The microprocessor has changed our lives in so many ways that it is difficult to recall how different things were before its invention. During the 1960’s, computers filled many rooms. Their expensive processing power was available only to a few government labs, research universities, and large corporations. Intel was founded on July 18,1968 by engineers, Gordon Moore, Robert Noyce, Andrew Grove, and Arthur Rock. Rock became Chairman, Moore was President, Noyce was Executive Vice President in charge of product development and worked with Moore on long range planning, and Grove headed manufacturing. The purpose of the new company was to design and manufacture very complex silicon chips using large-scale integration (LSI) technology. Moore and Grove’s vision was to make Intel the leader in developing even more powerful microprocessors and to make Intel-designed chips the industry standard in powering personal computers. Moore and Noyce wanted to seek Intel because they wanted to regain the satisfaction of research and development in a small growing company. Although the production of memory chips was starting to become a commodity business in the late 1960’s, Moore and Noyce believed they could produce chip versions of their own design that would perform more functions at less cost for the customer and thus offer a premium price. Intel’s unique challenge was to make semiconductor memory functional. Semiconductor memory is smaller in size, provides great performance, and reduces energy consumption. This first started when Japanese manufacturer Busicom asked Intel to design a set of chips for a family of high-performance programming calculators. Intel’s engineer, Ted Hoff, rejected the proposal and instead designed a Single-chip, a logic device that retrieved its application instruction from semiconductor memory. Buying Back the Cash
There was a problem with this new chip Busicom owned it. Intel was convinced to repurchase the rights to the product. Intel then offered to return Busicon’s $60,000 investment in exchange for the rights of the product. The Japanese agreed after struggling with the financial troubles. The Microprocessor Hits the Market
Intel’s first microprocessor, the 4004, was introduced in 1971. This $200 chip delivered as much computing power as the first electronic computer, the ENIAC. After the 4004, Intel introduced the 8008 microcomputer, which processed eight bits of information at a time. The 4004 and 8008 began to open new markets for Intel products. Today, affordable computing power is available to designers of all types of products, producing creativity and innovation. Turning Point: IBM PC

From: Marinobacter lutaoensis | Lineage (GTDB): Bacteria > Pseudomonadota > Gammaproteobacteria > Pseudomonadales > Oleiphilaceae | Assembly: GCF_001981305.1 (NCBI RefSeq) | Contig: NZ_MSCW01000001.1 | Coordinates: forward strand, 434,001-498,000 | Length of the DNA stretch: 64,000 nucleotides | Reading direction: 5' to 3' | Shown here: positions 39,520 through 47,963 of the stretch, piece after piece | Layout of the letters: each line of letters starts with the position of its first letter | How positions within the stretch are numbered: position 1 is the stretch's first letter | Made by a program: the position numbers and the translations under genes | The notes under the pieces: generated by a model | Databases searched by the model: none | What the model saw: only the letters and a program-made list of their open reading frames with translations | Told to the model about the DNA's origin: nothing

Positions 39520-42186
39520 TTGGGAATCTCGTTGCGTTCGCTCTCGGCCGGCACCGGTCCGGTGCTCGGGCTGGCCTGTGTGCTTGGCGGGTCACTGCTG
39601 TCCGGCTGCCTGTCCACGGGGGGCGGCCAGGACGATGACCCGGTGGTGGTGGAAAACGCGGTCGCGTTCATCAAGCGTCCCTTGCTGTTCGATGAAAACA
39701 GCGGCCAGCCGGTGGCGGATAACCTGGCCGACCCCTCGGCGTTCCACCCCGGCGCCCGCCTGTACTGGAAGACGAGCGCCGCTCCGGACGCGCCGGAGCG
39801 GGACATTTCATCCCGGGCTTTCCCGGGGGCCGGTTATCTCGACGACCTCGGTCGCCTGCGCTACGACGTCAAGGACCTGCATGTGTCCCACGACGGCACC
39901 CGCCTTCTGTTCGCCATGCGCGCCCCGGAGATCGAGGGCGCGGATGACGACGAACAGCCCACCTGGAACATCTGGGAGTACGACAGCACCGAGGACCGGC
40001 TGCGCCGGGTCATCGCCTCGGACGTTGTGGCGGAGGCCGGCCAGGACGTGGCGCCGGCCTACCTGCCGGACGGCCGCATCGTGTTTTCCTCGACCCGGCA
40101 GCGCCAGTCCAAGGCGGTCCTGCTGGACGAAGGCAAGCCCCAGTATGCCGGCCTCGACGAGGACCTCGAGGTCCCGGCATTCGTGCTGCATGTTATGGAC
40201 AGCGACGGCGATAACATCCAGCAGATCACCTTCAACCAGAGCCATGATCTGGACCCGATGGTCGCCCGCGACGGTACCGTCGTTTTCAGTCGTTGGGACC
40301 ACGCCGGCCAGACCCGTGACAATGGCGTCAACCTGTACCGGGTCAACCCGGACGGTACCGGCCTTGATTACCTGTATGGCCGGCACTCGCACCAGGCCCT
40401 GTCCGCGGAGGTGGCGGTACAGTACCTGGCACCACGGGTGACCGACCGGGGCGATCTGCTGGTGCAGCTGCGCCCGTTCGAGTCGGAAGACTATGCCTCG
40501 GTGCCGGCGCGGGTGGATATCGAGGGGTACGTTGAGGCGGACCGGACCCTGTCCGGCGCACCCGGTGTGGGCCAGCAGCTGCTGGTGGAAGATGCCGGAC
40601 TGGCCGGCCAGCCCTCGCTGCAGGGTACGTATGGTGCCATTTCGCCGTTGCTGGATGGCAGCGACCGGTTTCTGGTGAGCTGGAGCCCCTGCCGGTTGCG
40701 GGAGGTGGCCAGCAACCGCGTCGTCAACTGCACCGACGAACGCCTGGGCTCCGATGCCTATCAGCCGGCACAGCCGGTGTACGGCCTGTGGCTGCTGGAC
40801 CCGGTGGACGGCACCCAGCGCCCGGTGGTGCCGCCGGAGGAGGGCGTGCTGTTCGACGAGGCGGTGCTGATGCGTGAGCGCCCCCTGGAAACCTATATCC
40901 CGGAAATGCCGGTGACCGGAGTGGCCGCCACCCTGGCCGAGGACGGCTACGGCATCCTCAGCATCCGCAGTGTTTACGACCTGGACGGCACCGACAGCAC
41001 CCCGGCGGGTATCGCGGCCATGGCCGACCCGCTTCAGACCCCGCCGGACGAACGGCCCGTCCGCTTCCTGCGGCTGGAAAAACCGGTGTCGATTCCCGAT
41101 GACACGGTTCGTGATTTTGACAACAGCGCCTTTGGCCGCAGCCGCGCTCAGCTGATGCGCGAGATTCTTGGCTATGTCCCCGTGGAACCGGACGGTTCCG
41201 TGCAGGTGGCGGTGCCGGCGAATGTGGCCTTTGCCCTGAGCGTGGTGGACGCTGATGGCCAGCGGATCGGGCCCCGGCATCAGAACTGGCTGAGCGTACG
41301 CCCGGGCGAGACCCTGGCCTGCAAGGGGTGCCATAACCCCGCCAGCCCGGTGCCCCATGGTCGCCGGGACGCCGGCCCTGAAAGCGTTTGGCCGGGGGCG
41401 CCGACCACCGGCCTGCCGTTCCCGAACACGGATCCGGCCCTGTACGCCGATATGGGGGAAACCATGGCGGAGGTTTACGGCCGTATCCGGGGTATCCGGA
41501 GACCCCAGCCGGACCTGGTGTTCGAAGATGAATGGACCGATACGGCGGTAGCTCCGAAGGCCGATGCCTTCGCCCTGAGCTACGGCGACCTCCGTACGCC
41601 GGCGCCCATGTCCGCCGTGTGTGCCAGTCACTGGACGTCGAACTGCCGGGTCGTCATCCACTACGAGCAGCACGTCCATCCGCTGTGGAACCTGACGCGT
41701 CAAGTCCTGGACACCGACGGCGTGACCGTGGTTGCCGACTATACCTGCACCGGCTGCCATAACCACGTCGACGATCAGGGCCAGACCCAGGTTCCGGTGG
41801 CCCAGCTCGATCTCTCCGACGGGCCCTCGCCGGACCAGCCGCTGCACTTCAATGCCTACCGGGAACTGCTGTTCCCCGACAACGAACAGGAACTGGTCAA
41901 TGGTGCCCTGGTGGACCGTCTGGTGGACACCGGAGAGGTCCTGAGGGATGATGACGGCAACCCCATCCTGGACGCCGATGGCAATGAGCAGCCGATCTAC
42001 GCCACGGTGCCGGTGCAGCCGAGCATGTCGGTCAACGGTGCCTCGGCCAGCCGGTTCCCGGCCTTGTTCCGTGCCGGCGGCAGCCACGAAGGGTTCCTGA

In 1981, Intel microprocessor family had grown to include the 16-bit 8086 and the 8-bit 8088 processors. These two chips created 2,500 winning designs in the year. A product from IBM was one of those designs, which became the first PC. Intel was convinced IBM to choose the 8088 as the brains of its first PC. Because of IBM’s intelligent decision, the PC business grew to tens of millions of units every year. In 1982, Intel introduced the 286 chip. It contained 134,000 transistors and provided 3 times the performance of other 16-bit processors during the time. The 286 were the first microprocessor that offered software compatibility with its predecessors. The Microprocessor Machine
In 1985, the Intel 386 hit the market. The 386 could perform more than five million instructions every second. Compaq’s DESKPRO 386 was the first PC based on the new microprocessor. In 1989, Intel 486 processor was ready to hit the market. This new chip resulted in 1.2 million transistors and the first built-in math coprocessor. This chip was faster than the original 4004. In 1993, Intel introduced the Pentium processor, which set new performance standards with up to five times the performance of the Intel 486 processor. The Pentium processor uses 3.1 million transistors to perform up to 90 MIPS, about 1,500 times...